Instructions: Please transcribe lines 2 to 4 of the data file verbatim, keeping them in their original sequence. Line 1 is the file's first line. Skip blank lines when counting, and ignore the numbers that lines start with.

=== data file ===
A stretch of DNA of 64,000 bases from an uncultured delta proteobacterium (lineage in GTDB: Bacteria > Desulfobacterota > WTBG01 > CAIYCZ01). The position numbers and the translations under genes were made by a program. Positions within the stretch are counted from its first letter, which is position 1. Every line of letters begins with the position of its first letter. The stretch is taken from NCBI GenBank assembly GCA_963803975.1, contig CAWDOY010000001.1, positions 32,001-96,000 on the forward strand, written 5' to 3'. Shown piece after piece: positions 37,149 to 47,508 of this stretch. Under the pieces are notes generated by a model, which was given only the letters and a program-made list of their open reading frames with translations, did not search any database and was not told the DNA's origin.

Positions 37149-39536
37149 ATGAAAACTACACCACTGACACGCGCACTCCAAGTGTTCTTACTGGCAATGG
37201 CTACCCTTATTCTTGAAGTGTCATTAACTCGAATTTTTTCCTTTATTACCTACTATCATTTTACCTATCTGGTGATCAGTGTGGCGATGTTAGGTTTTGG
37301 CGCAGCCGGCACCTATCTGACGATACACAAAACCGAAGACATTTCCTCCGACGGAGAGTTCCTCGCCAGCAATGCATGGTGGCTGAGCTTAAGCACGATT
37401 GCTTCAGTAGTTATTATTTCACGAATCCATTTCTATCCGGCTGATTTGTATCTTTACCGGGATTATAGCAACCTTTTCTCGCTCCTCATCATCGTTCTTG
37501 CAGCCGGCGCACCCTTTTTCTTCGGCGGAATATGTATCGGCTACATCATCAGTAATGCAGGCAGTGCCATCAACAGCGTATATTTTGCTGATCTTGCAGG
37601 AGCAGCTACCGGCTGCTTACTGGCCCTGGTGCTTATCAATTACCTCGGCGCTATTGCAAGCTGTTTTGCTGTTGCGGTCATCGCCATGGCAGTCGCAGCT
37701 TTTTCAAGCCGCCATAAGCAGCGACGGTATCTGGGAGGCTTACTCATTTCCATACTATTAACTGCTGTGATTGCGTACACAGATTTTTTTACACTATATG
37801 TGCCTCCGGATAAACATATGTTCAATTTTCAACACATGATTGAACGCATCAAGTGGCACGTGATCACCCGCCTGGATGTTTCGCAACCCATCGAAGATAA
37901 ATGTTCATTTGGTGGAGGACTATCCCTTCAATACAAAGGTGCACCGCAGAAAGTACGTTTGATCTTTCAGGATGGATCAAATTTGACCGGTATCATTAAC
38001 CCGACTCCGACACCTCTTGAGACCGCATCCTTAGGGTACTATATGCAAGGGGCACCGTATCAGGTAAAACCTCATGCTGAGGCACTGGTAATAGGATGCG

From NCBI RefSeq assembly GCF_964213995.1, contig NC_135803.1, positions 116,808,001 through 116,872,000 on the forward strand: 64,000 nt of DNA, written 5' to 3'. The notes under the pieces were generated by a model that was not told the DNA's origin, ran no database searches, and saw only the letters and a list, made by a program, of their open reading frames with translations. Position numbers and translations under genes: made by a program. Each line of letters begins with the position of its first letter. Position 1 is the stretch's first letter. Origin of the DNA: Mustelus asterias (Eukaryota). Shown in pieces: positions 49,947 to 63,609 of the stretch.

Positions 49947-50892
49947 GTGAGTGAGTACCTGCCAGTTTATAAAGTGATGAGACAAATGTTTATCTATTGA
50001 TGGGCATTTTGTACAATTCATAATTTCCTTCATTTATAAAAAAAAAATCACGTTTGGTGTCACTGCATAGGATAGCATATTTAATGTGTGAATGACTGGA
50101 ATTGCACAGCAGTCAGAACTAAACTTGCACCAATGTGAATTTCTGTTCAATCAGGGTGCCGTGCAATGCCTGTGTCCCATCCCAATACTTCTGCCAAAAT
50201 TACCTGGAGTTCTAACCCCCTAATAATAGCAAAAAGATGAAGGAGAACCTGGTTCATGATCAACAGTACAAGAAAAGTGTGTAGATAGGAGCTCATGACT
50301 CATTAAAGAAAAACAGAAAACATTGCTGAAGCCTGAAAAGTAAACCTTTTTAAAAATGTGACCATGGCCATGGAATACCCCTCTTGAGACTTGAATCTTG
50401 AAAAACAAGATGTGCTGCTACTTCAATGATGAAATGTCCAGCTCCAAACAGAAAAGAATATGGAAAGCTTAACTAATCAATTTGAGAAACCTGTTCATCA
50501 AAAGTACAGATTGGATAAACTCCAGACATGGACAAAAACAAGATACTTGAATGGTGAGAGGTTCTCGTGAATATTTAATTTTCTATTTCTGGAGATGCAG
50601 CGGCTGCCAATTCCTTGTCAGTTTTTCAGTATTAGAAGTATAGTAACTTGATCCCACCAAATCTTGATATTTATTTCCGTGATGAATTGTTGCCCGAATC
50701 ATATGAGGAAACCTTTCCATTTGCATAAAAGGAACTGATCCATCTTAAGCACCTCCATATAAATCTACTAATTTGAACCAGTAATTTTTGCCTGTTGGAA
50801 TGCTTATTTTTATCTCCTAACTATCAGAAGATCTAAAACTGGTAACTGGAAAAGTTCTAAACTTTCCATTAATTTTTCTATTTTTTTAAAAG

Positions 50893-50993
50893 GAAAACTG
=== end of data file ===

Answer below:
Positions 37149-39536
37149 ATGAAAACTACACCACTGACACGCGCACTCCAAGTGTTCTTACTGGCAATGG
37201 CTACCCTTATTCTTGAAGTGTCATTAACTCGAATTTTTTCCTTTATTACCTACTATCATTTTACCTATCTGGTGATCAGTGTGGCGATGTTAGGTTTTGG